Saturday, June 13, 2015

REVIEW: Empire's End - Jerry B. Jenkins

***Disclaimer: I received this book via Worthy Publishing in exchange for an honest review. Any thoughts and opinions are my own.***

Jerry B. Jenkins’s new novel is filled with adventure, drama, historic people and places, and even romance. Empire’s End tells the story of a man who single- handedly turned the Roman Empire on-end. It will be the heart-stopping story of the year! Only a few snapshots of Paul’s life are revealed in the Bible. In this fictional account, Jenkins tells of a devout Jewish scholar, who after only three years in the Arabian wilderness, emerges as the greatest Christian theologian in history. This novel explains how, after supervising the death of Jesus’s disciples, Paul would be moved to effectively conquer the Roman Empire with a message about a Jewish man named Jesus. You’ll be captured by the shocking “thorn in the flesh” that burdened Paul’s heart. Empire’s End will cause you to rethink whether Paul ever experienced the love of a woman or the embrace of a child. Read on.

On a star rating system I would give this book three stars. I was really excited to be receiving this book for review because I have loved Jerry B. Jenkins' past work and I've always been interested in Saul/Paul. This book was really not what I expected. 
The beginning of the book starts out with Saul's encounter with Jesus on the road in Damascus. I expected a little more elaboration on that encounter but received little more than what it says in the Bible. I wanted to feel as if I had been on that road with Saul when he was blinded and fell from his horse. Instead I felt as if I was just re-reading it from the Bible. From there we read of Saul's trip into the desert. This part of the book was actually one of my favorites. I loved the part about him being lowered down the wall in a basket and I loved seeing that Paul had a bit of humor about him during his basket ride. The trip he and his stallion made was also fascinating because without God that journey would have quite literally been impossible. Shortly after he sets up his own space in the camp is when things started falling apart for me. 
I know that this is a fictional telling of Paul's life. But I expected it to kind of paint me the same picture that the Bible paints of Paul. He's a spunky guy with a real zeal for spreading the Gospel. This man I met in Empire's End was not that guy. To me he seemed weak, as if he were living up to the meaning of Paul- "small". He didn't resemble that same guy I've learned about in Acts for years and years of my life.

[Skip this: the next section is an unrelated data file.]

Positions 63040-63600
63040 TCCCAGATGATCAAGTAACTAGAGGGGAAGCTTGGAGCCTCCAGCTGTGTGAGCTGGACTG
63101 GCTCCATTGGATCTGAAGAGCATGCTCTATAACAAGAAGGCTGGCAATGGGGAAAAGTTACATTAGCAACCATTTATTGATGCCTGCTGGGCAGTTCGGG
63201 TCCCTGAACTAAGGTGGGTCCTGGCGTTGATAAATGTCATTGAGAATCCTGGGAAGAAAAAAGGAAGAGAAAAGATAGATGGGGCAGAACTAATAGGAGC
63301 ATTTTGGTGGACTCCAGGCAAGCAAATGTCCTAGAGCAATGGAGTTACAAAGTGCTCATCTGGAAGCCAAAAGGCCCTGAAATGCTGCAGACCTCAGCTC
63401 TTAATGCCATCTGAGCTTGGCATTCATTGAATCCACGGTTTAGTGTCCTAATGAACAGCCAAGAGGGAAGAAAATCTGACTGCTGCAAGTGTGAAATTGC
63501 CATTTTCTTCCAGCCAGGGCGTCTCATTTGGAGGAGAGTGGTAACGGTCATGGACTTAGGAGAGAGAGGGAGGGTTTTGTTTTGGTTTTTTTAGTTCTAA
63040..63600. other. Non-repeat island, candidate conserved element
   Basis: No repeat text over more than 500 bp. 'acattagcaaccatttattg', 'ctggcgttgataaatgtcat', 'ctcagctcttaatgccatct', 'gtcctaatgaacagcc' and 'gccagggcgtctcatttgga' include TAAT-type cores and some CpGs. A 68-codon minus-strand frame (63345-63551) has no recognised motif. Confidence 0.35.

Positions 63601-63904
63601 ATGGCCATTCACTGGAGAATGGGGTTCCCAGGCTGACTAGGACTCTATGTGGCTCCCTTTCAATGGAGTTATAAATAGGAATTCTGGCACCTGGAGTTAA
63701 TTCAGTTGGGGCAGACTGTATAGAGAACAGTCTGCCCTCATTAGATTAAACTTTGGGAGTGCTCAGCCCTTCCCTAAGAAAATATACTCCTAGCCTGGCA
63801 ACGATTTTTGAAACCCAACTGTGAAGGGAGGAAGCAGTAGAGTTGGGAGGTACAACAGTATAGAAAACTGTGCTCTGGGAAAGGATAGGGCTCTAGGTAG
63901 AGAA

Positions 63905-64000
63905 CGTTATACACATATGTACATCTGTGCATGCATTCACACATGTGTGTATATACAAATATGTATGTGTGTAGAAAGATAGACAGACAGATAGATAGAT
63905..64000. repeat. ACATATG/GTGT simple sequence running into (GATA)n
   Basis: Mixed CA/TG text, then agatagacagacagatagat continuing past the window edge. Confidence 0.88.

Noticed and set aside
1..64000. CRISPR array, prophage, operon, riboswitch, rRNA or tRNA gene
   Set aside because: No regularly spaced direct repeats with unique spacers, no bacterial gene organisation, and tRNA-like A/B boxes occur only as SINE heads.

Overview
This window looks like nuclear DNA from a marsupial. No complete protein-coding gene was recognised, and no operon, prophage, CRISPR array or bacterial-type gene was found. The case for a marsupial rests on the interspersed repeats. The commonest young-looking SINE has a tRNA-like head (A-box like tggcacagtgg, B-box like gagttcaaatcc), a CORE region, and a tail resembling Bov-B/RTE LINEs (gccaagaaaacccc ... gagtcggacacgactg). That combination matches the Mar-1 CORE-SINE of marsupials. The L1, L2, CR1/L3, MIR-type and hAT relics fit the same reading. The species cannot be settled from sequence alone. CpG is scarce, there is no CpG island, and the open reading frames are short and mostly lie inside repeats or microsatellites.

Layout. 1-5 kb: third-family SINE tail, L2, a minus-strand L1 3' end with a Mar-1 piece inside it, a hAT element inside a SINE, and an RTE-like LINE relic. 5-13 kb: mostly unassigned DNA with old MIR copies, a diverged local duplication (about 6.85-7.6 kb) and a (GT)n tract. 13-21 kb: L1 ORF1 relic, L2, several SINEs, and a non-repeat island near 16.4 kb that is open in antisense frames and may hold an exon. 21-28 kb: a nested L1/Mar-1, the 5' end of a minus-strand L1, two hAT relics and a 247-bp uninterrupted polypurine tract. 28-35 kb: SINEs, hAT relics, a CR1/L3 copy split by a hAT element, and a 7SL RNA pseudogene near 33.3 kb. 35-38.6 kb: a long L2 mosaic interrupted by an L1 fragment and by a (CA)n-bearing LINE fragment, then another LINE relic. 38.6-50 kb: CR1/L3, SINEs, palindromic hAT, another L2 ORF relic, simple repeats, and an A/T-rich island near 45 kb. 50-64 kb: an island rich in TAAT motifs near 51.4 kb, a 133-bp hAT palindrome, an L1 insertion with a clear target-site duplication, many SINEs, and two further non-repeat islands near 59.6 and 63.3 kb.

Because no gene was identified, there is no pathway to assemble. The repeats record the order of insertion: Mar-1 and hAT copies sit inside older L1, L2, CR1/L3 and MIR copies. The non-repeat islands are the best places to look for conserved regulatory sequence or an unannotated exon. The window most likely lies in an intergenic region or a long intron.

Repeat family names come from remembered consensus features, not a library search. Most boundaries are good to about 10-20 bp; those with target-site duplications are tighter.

I did thoroughly enjoy his time out in the wilderness with God. Even though his conversations with God could get a bit exhausting (parts of conversation looked as if they were copied and pasted directly from the Bible), it was awe-inspiring to think about what God had done in Saul/Paul's life. He took a man who was persecuting Christians and changed him to be a mouthpiece for The Way. God changed his heart and used his unique past to tell others about Jesus Christ. It's a humbling thing to think about. Saul was an evil man and yet God forgave everything he'd done. As a Christian, those times of Paul in the wilderness made me think about how lucky I am to have a relationship with God. I think that was about the only positive thing I got out of this book. 
I was also a little bothered by Paul's relationship with Taryn and how that whole situation played out. It was a little too much to think that God changed Paul's heart, sent him into the desert to a camp where Stephen's wife and child just so happened to be living, let Paul fall in love with Stephen's (the same Stephen he helped stone) widow, and then just in the nick of time saves Paul from death all while letting the rest of his believers in the camp die horrible deaths. Oh, but conveniently allowing Taryn and her son to be captured by the General instead of being killed. It was too convenient to me. I know that God works in mysterious ways and did allow tragedies to happen in the Bible but this just didn't sit right with me. Oh, and Paul's letter that he wrote to Taryn where he quoted the Beatitudes didn't work for me either. This made it seem like that was just something Paul came up with on his own to show his love for her instead of something divinely inspired by God. 
The rest of the characters left much to be desired as well. This book feels half-written to me. It feels as if Jerry dreamed up a little filler and then just lifted everything else straight from the Bible. 
The book loses it's pacing shortly after Paul leaves the camp on his journey back to Damascus. And the book also does not end with the fall of the Roman Empire which left a bad taste in my mouth because I was expecting a lot more action than what there was. It starts to get tedious and boring towards the end and I skimmed the last few pages just so I could be done with it. 
It wasn't a bad book but it wasn't a good book either so I feel like three stars is fair. Some people will really love it and some people will be like me and delve way too far into it. I would label this one with a Read At Your Own Risk
I do thank Jerry B. Jenkins and Worthy Publishing for the opportunity to review this book! 

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